The approach allowed the Royals the assemble a roster of complete players. Catcher Salvador Perez, first baseman Eric Hosmer and left fielder Alex Gordon have all won Gold Gloves. Center fielder Lorenzo Cain has not, but he’s widely regarded as one of the best defensive outfielders in baseball. According to FanGraphs.com, the Royals led the majors with 56 defensive runs saved. The Giants were second, at 28.
“You can go drafting. You can go offseason signs. You can go trade-deadline trades,” Hosmer said. Moore “hasn’t missed on very many moves he’s made all year. He’s been lights out. He gave us the pieces to be in a position like this.”
The qualities the Royals covet makes for an ideal postseason formula. Pitchers wear down and hitters go into slumps or run into bad luck, but defense remains consistent. On offense, the Royals can withstand power pitchers who typically dominate in October. If the Royals win the ALCS, it will be fascinating to see their contact-heavy lineup match up with the New York Mets’ young stable of flamethrowers.
“When you get into the playoffs and you face power pitching, they’re going to strike a lot of guys out,” Moore said. “You got to be able to put the ball in play. If you’re striking out a lot against power, you’re in trouble. With runners on base, you got to put the ball in play. If you don’t, in my opinion, that’s not going to work.”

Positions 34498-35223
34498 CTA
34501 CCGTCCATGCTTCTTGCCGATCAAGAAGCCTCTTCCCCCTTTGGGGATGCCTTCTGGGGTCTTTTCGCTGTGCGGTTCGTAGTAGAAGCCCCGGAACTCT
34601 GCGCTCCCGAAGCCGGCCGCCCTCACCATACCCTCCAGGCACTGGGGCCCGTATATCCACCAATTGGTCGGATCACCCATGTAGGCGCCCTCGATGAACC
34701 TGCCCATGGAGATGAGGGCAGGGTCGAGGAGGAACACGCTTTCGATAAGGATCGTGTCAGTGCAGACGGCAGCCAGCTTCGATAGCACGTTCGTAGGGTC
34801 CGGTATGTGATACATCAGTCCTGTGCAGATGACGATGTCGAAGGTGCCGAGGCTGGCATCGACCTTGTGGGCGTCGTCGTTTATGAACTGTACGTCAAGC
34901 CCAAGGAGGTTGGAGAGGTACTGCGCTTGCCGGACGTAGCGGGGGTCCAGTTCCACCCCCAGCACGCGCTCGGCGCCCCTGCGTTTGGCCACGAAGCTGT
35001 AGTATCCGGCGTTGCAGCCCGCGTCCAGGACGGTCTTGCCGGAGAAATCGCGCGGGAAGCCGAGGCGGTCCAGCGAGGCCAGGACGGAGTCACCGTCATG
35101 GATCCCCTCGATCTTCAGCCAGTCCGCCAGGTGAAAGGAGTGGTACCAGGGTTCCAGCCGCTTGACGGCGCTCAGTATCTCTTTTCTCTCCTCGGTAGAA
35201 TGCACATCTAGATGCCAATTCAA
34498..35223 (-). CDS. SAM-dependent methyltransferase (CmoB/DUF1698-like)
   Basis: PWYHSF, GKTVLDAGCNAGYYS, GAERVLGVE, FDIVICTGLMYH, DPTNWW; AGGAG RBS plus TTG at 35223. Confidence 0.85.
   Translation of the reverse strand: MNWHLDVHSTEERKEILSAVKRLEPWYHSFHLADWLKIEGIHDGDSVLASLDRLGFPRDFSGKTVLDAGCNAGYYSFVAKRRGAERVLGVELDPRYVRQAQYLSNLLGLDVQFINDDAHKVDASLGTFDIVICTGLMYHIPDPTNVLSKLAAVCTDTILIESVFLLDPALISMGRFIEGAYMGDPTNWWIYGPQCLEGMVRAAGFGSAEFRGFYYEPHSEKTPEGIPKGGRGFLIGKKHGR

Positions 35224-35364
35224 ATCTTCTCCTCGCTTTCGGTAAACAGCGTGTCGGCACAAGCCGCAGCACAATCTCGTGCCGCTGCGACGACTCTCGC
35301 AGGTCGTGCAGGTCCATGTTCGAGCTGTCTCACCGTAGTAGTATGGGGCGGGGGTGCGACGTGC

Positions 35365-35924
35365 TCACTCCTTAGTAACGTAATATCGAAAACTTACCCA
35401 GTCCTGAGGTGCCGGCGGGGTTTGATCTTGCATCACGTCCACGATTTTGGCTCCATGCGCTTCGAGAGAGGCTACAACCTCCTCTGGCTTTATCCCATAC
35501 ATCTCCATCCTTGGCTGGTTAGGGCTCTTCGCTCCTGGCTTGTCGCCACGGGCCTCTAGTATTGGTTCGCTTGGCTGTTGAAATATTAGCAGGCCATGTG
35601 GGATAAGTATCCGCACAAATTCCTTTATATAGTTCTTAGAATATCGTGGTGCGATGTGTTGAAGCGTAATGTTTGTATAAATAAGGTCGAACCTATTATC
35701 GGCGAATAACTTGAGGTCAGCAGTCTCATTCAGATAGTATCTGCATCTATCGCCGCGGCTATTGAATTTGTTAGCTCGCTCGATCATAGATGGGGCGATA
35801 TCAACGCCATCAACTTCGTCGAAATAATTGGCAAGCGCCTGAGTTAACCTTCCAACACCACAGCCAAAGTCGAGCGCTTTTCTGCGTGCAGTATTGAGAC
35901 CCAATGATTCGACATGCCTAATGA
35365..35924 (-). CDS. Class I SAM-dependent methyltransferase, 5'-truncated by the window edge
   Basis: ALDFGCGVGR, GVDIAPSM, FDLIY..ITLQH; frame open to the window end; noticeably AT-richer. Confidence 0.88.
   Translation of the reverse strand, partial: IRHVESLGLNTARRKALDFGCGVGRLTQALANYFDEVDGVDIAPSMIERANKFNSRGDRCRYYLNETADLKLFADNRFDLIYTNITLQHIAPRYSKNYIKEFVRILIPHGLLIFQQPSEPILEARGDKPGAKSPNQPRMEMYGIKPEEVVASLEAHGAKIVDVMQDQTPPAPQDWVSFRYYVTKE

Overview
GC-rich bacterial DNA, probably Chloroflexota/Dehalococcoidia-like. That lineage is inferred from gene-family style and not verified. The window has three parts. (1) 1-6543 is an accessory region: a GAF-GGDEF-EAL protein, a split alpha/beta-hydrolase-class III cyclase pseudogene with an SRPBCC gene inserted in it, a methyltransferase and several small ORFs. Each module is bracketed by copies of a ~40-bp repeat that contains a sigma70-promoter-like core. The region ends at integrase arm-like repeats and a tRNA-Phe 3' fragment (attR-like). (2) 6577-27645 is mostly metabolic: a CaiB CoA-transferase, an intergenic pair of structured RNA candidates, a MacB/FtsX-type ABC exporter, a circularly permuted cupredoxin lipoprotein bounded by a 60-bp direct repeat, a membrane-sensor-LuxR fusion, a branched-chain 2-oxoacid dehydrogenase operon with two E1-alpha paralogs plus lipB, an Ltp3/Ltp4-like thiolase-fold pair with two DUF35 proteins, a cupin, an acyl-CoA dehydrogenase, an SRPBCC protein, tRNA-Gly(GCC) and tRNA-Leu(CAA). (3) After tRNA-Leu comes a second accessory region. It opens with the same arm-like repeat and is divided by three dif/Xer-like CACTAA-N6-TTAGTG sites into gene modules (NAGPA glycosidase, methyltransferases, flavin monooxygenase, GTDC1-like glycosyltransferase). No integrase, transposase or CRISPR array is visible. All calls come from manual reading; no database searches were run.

The Royals have a unique edge in their playoff roster. Because all nine of their regulars can hit both left-handed and right-handed pitching, Manager Ned Yost never pinch hits – the Royals had 40 pinch-hit plate appearances in the regular season, fewest in the majors. The wrinkle allowed Moore to create a bench of specialists.
In Game 4, the Royals emptied their bench in a 12-2 game. The replacement left the Royals with a defensive outfield of Gordon, Jarrod Dyson and Paulo Orlando – a Gold Glove winner and two players with Olympic-level speed. And remaining on their bench they still had Terrence Gore, who is faster than both Dyson and Orlando and only appears in the majors as a pinch hitter. He has appeared in 27 games in the majors, all in September or the playoffs, and taken six plate appearances. He’s stolen 12 bases.
“All those years when I was with the Braves, Bobby [Cox] and John always wanted a base stealing threat off the bench in the playoffs,” Moore said. “Every year, we try to sign as many guys of those guys as we could. It’s an important element. It’s an important weapon.”
The Royals rely primarily on player development, but in July they sacrificed their farm system to make a pair of major acquisitions. They shipped three pitching prospects to the Reds for Johnny Cueto and dealt two others to Oakland for switch-hitting second baseman Ben Zobrist. Cueto gave them a temporary ace, and Zobrist gave them a replacement – and a significant upgrade – for injured Omar Infante.
“We have so much confidence in Dayton,” Glass said. “If he believes that’s what we need to do, and that will make the big difference for us, then we just need to support him. You need to let the general manager make those decisions. That’s his job. If you’re going to make them or veto them or whatever, then you probably don’t need the general manager.”